Now get rid of the old guard, the so-called top players who are dreaming if they think they're giving everything they have on the ice, the guys who unfailingly run up the white flag when the going gets toughest. Scheifele and Connor come to mind in that department. Also ship out players who have been pulling their weight but would be wasted in a rebuild. Hellebuyck is the prime example of that, and, reluctantly, Ehlers. And say adios to Wheeler for whatever you can get, even if you have to retain half of his cap hit. In return set your sights on getting younger, ambitious, hardworking players and a few good draft placings. Obviously you'd like some skill in the mix, but you don't need superstars to do well in the NHL if you have everything else working for you. Make wise picks at the draft. Nurture and teach, and imprint hard work, teamwork and never-say-die. Sift into the lineup as warranted
Also get rid of the tweeners who have no chance of being anything more than tweeners. Actually use your analytics department to unearth replacements who might look like tweeners now but have a realistic chance of being something more with new surroundings and new opportunities. If Vegas and Seattle can do it, why can't the Jets? (The obvious answer to that question is Chevyldayoff and the Jets pro scouting department, but more on that later.)
What you have now is something new, and if you've done a good job with the replacements, something exciting. Maybe they don't win as often as you'd like, not initially anyway, but compared to the familiar old bunch who have bred contempt, at least they get your blood moving (in a good way), keep the eyelids open, and provide a glimmer of hope. If you want to recreate the early new-and-exciting days of Jets 2.0, you are now giving yourself a chance, and you just might reinvigorate the fanverse enough to fill some empty seats. If you run it back with same-old same-old, you are inducing a fanverse coma, maiming your chance of revitalization, and the bleeding will continue.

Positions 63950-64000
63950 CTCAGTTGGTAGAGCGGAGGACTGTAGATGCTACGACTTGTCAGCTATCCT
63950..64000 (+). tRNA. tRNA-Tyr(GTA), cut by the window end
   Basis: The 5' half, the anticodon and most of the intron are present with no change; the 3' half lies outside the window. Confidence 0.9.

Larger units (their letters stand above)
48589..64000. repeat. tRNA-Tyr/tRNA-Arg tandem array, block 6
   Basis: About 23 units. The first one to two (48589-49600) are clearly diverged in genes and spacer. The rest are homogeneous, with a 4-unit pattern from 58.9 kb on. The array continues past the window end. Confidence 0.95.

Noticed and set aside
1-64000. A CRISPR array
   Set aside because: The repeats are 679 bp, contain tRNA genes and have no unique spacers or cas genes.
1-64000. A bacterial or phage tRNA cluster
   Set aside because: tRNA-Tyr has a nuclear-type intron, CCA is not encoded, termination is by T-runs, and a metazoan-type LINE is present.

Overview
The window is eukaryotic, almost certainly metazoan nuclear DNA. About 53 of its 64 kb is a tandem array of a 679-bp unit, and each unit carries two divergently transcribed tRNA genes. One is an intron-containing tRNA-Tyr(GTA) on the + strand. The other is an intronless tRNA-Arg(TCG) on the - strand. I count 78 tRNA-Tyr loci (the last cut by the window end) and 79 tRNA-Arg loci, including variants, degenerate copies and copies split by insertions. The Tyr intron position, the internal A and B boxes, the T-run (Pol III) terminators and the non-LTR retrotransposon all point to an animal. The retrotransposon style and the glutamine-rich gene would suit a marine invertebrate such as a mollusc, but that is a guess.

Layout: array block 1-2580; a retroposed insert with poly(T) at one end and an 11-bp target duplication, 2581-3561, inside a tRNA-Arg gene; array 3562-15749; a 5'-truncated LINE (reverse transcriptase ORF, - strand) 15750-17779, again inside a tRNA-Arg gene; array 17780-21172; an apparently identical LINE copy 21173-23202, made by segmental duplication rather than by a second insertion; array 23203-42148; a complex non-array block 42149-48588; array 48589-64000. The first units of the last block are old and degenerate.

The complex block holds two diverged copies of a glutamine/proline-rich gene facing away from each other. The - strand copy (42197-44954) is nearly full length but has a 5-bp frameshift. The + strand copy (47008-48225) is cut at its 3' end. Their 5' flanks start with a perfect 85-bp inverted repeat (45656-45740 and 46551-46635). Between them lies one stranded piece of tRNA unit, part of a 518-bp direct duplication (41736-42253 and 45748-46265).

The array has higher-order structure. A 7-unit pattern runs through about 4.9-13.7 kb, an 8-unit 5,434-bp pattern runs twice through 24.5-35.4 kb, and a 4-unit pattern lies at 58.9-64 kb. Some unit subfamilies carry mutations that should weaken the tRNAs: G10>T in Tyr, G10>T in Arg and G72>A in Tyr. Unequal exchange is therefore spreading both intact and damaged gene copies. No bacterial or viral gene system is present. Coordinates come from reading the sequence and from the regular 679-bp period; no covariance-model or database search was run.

As for Chevyldayoff, apparently some fans think he's the right man to lead a rebuild. They cite his drafting record mainly. I say half the posters on this board could have done just as well as Chevyldayoff at the draft table, and some would have done better. As for the team's pro scouts, I find it hard to believe that they've pulled their weight sufficiently when you add up the players they've found and compare that list to some of the finds that other teams have incorporated into their rosters. And we're not talking about free agents with no-trade clauses either. There are hundreds and hundreds of forwards and defencemen out there who have no say in where they play. But no, Mr. Dithers et al would rather have Hendricks and Appleton (multiple times, no less), and a Who's Who of other scrubs.
So step one is getting rid of Chevyldayoff, replacing him with someone shrewd, proactive and merciless. Is owner Mark Chipman capable of doing that? Well, he appears to have no desire to do it, and even if he did I doubt he's capable of it. He'd be looking for another yes man who doesn't mind having the boss looking over his shoulder and directing his hand. But he'd better find someone who can be that effective executive, and he'd better learn to keep his meddling nose out of everything but the budget accounts, or he's going to find himself doing a lot more begging and threatening while his arena empties out.